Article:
One of the mysteries of the English language finally explained.
Relating to or denoting those decapod crustaceans (such as lobsters and crayfish) which have a relatively long abdomen.
- ‘Almost all of the macruran genera display a pattern of occurrence in either fine siliciclastic sediment or carbonate environments.’
- ‘Although groove patterns are less common in phyllocarids than they are in the macruran decapod crustaceans, several genera do exhibit distinctive groove patterns.’
- ‘The assemblage of decapods, one macruran, one anomuran and two brachyurans, is one that would be anticipated in the offshore, relatively quiet water setting of a delta front.’
- ‘Remy and Avnimelech described a lobster-like macruran decapod, which has subsequently been referred to the Stomatopoda Latreille, 1817, the mantis-shrimps.’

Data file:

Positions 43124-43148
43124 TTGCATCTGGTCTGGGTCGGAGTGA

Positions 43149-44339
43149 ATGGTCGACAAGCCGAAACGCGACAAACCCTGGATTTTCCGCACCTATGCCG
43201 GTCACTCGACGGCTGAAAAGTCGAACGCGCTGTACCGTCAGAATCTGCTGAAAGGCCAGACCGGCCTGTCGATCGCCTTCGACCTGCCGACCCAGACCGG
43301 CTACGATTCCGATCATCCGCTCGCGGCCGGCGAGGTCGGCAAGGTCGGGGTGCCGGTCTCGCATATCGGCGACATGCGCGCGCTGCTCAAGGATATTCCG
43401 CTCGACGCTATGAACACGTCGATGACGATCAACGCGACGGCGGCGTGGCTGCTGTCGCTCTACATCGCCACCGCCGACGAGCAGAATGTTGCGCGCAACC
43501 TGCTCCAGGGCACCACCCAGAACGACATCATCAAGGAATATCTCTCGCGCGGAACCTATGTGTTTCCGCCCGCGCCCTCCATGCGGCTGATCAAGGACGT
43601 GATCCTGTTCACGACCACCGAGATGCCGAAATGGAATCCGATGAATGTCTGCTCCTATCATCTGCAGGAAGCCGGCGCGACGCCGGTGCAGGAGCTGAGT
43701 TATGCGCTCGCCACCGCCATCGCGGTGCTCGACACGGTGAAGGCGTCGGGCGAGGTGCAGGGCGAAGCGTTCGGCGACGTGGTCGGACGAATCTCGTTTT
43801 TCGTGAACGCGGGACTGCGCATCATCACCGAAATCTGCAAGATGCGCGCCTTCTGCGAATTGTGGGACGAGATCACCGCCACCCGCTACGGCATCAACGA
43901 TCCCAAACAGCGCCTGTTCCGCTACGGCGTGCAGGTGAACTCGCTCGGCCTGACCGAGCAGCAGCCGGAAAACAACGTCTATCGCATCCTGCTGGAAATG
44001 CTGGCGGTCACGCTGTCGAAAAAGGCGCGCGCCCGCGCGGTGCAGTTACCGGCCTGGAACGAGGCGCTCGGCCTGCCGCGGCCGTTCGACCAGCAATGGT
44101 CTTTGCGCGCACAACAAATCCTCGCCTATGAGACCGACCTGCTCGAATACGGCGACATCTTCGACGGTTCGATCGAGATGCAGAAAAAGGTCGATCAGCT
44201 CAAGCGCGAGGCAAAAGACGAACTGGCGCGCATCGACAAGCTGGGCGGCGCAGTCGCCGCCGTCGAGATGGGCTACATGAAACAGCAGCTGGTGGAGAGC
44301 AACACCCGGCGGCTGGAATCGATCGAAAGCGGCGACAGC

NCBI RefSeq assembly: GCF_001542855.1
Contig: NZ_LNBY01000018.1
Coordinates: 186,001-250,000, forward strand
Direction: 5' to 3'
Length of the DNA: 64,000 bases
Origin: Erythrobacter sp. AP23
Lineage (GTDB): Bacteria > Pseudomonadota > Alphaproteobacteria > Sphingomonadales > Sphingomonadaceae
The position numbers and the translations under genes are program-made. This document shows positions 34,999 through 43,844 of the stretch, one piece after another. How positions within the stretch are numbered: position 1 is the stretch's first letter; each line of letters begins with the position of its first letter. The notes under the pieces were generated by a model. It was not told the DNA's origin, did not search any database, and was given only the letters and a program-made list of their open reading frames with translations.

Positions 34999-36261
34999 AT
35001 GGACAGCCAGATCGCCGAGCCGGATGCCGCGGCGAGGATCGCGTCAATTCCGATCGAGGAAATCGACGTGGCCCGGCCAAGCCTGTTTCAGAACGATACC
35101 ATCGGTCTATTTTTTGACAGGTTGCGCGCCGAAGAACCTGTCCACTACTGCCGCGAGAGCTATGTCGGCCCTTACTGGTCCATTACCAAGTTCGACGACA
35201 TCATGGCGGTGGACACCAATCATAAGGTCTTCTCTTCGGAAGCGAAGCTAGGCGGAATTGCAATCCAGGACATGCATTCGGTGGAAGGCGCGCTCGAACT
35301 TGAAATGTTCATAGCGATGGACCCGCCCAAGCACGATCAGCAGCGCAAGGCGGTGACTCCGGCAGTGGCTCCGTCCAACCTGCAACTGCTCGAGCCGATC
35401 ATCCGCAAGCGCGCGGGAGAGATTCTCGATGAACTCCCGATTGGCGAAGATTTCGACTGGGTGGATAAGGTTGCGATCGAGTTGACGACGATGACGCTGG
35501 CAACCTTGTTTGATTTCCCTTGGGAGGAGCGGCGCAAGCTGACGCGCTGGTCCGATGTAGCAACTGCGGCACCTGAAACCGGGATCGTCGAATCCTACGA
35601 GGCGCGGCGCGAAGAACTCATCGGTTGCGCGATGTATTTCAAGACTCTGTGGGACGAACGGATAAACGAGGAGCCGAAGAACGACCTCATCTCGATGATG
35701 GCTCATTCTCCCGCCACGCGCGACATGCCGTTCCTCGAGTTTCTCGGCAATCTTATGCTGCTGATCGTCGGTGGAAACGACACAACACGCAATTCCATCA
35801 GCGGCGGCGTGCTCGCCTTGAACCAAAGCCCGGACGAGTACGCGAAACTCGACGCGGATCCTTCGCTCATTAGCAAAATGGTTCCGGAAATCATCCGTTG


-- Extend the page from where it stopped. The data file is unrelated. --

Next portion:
- ‘The macruran and brachyuran decapods, which are not as dependent on swimming, and therefore are less concerned with body drag, do not engage in general body grooming, with few exceptions.’
Mid 19th century (as a noun): from modern Latin Macrura (former suborder name), from Greek makros ‘long’ + oura ‘tail’, + -an.
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